To no one’s great surprise, Michel Barnier has made a very downbeat statement following the latest round of UK-EU trade negotiations. He has declared that ‘there’s been no significant progress since the start of these talks', accused the UK of backsliding on the political declaration and warned that he doesn’t think the talks ‘can go on like this forever.’
Now, in the Q&A session with journalists that followed, Barnier did seem to indicate some flex on the EU's demand that state aid rules continue to apply in this country after Brexit. He also said that a deal was still possible.
Boris Johnson’s chief negotiator David Frost was not quite as negative as Barnier in his summary of the talks, but he admits ‘progress remains limited’ and that 'we are close to reaching the limits of what we can through the format of remote formal rounds’. The UK side is more optimistic than the EU that some face to face diplomacy – with people being able to informally float ideas – might lead to some progress.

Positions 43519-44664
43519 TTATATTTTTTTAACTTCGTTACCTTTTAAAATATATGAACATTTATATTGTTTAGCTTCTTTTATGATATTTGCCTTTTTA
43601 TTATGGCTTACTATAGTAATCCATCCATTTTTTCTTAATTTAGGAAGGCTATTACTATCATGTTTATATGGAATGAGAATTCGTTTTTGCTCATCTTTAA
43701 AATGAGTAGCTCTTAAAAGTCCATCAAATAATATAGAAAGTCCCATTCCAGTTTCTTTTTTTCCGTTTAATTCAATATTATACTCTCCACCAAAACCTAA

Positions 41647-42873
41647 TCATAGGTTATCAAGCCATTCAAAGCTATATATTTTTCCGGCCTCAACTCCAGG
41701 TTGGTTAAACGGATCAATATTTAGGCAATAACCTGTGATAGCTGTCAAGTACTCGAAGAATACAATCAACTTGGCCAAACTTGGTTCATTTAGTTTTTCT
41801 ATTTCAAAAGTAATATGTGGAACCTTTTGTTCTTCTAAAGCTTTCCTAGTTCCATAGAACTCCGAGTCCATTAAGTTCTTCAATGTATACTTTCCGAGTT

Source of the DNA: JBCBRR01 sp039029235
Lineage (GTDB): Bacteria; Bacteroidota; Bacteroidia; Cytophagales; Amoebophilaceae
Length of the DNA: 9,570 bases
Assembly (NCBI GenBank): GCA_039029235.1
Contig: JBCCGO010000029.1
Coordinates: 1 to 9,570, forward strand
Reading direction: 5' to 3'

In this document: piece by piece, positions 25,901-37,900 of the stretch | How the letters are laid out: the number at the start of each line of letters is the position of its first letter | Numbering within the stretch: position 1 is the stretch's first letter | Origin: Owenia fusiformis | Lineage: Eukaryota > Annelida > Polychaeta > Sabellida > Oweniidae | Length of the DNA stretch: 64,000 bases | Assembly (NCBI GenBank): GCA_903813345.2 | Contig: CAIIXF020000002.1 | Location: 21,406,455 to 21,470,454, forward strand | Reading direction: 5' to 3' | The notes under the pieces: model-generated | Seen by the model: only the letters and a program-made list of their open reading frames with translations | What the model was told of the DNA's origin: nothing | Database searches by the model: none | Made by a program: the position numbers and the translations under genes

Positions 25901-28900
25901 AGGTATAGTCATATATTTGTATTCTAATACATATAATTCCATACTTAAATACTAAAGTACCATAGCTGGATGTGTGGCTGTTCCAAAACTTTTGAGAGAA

What’s clear is that the current stalemate can’t be broken without a political intervention. Much now turns on the high-level meeting at the end of this month between Boris Johnson and the presidents of the Council and Commission. This will tell us whether the two sides are prepared to compromise to try and do a deal or whether the UK and the EU will be trading on World Trade Organisation terms from the start of next year.